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Commitment 23
Role of Competition Policy in Safeguarding Against the Use of IPRs for Anti-Competitive Purposes
Innovation Union commitment text

"The Commission will examine the role of Competition Policy in safeguarding against the use of intellectual property rights for anti-competitive purposes. It will analyse the implications of collaborative IPR agreements as part of its review of the application of its anti-trust rules to horizontal agreements between competing companies."

The Galaxy of IP Rights
Note: from: Communication from the Commission to the European Parliament, the Council, the European Economic and Social Committee and the Committee of the Regions.
  • What is the problem?
  • What is our objective?
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26/05/2011

One of the overreaching goals of the revision of the chapter on standardisation agreements in the Guidelines on Horizontal Cooperation Agreements is to contribute to the Commission's Europe 2020 strategy. In particular standardisation agreements may further innovation and competitiveness. The Commission aims to leave companies maximum flexibility when concluding horizontal co-operation agreements in order to increase the competitiveness of the European economy while at the same time ensuring effective competition for the benefit of European businesses and consumers. The Horizontals Regime aims at providing guidance to the companies as to what business actions they can undertake without a risk of infringing competition law. The specific objective of the revised standardisation chapter is to give guidance on the (competition law related) problems created by the increased use of IPR in standards by laying down the Commission's policy in this area.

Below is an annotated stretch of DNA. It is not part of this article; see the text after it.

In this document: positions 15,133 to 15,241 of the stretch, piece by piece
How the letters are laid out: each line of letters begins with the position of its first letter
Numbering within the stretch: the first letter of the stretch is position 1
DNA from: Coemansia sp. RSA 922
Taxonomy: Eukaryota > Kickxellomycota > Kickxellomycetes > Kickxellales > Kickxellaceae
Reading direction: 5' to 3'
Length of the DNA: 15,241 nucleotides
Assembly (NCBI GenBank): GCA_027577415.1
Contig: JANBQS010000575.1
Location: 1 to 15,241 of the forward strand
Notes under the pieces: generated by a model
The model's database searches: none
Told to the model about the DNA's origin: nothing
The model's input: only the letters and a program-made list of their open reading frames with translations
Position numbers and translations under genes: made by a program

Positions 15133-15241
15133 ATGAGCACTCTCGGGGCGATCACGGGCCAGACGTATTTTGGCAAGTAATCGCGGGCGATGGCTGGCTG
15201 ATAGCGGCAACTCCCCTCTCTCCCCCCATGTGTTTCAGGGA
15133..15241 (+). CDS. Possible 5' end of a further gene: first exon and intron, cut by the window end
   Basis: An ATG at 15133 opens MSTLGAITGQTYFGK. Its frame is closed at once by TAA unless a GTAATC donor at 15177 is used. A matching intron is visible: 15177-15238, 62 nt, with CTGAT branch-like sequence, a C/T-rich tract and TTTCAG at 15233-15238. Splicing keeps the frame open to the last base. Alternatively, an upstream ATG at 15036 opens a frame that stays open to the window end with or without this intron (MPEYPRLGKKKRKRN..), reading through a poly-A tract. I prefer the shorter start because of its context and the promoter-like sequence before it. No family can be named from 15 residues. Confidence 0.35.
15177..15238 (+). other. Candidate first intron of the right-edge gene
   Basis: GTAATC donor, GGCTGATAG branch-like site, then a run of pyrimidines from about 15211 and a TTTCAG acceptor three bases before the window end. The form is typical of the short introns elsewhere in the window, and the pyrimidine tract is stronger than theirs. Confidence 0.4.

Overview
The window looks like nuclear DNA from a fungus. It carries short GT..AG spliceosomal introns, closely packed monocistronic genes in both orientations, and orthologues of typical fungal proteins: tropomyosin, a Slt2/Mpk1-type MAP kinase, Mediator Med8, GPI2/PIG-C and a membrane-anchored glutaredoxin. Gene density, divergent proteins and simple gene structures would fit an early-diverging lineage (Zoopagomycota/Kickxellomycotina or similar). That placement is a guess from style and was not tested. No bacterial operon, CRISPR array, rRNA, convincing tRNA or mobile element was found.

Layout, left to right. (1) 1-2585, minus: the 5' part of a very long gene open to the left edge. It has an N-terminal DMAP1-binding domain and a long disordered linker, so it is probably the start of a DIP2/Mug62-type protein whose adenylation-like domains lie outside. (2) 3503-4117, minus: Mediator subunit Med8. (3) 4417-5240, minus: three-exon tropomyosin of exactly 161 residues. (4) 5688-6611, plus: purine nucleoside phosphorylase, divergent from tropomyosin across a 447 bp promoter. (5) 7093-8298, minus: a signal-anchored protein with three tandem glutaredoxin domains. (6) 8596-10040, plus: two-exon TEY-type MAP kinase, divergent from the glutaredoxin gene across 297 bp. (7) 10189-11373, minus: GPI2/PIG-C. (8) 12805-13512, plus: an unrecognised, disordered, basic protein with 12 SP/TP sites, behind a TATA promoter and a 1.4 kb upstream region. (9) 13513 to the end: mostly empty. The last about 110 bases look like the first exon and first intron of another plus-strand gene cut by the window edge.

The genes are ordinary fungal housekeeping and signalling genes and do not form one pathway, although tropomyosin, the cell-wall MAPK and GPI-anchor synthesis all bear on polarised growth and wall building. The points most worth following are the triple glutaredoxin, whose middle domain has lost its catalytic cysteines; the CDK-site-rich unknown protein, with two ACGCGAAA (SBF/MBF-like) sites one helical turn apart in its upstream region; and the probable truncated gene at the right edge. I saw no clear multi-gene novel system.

The Guidelines promote a standard-setting system that is open and transparent and thereby increases the visibility of licensing costs for IPRs used in standards. The revised standardisation chapter sets out the criteria under which the Commission will not take issue with a standard-setting agreement ('safe harbour'). Moreover, the chapter gives detailed guidance on standardisation agreements that do not fulfil the safe harbour criteria, to allow companies to assess whether they are in line with EU competition law.

Standard-setting organisations may wish to provide for their members to unilaterally disclose, prior to setting a standard, the maximum rate that they would charge for their IPRs if those were to be included in a standard. Such a system could enable a standard-setting organisation and the industry to take an informed choice on quality and price when selecting which technology should be included in a standard. The revised rules clarify that such a system would normally not infringe EU competition rules.

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The Guidelines on Horizontal Cooperation Agreements were adopted by the College 14 December 2010.

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Lead Directorate-General/Unit, Head of Unit

DG COMP/A2, Claude Rakovsky

Other Directorates-General/Units associated

ENTR, INFSO, MARKT

Key external partners

Member States and interested stakeholders

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26/05/2011